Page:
What is posterior vitreous detachment (PVD)?

Posterior vitreous detachment, also known as PVD, is a change in your eye which does not normally cause sight loss. It is very common and most of us will develop it at some point in our lives.

Although it can cause some frustrating symptoms, PVD does not cause pain, harm the eye, or change the way the eye works. In the vast majority of cases, PVD will not lead to long term changes in your vision and it is not a sign of a disease or eye health problem.

PVD can cause symptoms such as floaters, little flashes of light, or a cobweb effect across your vision. Some people get all three symptoms and others may only get one or two. Importantly, these same symptoms can be an indication of a more serious problem, such as a retinal tear, which needs urgent attention.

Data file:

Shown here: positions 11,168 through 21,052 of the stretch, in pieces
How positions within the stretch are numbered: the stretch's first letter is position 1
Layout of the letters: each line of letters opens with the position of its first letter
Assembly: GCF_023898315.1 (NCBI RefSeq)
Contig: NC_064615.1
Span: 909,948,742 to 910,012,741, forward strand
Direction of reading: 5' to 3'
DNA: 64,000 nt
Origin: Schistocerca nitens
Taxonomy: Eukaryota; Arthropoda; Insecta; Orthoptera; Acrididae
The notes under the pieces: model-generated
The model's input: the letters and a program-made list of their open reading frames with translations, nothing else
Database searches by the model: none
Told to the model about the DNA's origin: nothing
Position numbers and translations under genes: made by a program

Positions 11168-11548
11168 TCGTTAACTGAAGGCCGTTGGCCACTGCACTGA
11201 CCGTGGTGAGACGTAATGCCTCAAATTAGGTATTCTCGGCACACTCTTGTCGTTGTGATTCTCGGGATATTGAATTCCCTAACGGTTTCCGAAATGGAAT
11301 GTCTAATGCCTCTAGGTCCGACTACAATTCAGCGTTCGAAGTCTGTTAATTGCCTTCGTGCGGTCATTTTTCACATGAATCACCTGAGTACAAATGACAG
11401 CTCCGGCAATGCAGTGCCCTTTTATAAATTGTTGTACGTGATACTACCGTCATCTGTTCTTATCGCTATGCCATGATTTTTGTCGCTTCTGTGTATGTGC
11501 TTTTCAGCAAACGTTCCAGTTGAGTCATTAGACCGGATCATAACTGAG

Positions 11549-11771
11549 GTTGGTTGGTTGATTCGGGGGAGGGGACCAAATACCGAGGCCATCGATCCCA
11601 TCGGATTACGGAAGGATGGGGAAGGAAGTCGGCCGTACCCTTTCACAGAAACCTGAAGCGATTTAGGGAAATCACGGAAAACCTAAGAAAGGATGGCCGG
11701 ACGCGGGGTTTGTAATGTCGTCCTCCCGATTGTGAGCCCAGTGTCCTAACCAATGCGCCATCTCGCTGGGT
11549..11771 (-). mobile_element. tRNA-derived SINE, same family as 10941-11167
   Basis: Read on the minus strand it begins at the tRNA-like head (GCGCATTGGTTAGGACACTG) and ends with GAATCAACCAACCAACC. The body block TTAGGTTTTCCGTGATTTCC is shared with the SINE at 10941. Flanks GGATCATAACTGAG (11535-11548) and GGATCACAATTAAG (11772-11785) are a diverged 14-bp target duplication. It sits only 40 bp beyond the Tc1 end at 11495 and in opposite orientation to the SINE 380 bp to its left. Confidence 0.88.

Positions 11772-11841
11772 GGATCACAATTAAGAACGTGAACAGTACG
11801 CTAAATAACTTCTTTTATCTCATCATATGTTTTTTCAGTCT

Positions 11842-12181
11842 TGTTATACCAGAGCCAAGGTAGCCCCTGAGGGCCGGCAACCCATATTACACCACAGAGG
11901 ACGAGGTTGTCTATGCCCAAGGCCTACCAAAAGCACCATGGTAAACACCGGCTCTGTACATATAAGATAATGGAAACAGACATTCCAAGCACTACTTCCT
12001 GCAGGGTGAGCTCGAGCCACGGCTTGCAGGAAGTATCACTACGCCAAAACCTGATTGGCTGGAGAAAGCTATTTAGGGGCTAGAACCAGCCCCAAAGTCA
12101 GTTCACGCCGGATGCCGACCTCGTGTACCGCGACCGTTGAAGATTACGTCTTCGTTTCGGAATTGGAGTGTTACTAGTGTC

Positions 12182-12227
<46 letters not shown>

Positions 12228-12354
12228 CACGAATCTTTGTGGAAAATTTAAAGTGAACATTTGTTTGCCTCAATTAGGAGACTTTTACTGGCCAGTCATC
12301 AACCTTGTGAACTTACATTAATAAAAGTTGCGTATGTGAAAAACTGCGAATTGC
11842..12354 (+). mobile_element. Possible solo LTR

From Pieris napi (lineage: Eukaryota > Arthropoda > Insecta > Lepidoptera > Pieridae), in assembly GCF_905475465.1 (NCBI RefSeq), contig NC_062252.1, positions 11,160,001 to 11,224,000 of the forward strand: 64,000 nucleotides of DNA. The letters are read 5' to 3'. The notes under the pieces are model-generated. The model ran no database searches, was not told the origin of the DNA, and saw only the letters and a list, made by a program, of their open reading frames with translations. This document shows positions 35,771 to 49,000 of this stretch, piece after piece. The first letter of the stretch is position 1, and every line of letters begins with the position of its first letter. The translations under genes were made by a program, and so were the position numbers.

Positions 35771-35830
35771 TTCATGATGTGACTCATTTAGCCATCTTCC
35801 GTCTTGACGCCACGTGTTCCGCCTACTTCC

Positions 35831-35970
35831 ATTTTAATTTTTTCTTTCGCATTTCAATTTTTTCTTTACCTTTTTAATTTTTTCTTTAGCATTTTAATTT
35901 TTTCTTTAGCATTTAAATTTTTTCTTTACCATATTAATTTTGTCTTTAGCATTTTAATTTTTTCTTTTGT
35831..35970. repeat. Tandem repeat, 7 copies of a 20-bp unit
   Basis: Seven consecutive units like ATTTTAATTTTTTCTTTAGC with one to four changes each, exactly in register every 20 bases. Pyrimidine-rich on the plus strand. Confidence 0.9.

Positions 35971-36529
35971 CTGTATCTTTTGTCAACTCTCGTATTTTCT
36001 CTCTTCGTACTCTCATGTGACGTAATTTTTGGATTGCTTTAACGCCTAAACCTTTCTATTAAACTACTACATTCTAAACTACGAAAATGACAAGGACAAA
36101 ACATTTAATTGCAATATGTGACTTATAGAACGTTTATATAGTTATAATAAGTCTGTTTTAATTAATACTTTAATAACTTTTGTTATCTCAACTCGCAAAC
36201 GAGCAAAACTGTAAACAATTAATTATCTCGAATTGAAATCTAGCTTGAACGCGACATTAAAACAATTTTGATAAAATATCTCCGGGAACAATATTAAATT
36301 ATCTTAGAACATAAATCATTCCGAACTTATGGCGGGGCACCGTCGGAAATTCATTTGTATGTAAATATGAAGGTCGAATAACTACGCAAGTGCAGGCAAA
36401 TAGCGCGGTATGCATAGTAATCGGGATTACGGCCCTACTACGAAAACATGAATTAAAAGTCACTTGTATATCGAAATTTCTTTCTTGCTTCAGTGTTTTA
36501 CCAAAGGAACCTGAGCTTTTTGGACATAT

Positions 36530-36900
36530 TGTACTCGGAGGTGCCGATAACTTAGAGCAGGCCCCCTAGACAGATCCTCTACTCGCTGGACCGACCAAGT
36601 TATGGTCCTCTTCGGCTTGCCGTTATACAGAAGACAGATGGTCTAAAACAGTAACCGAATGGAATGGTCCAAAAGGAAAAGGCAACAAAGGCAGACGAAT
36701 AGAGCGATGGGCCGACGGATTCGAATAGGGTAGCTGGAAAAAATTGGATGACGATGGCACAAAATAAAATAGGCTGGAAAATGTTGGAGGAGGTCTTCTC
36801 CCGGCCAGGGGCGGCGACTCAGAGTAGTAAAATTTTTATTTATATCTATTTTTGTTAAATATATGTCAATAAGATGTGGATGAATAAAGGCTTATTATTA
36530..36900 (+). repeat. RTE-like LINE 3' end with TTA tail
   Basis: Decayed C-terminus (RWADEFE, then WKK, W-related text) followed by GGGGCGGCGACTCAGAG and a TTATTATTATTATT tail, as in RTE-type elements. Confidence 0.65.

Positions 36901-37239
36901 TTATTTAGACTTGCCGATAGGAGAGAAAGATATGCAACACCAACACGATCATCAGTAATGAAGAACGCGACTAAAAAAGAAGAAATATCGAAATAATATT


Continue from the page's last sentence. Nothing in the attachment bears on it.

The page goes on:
You will not be able to tell the difference between floaters and flashes caused by PVD or retinal detachment. The only way you can tell is to have your eyes examined by an ophthalmologist or optometrist. If you have been diagnosed with a PVD, it is very unlikely that you will develop a retinal detachment.

Any worsening symptoms should be checked out urgently but the otherwise PVD process can take weeks or in some cases months.

For information on retinal detachment, see What is retinal detachment?

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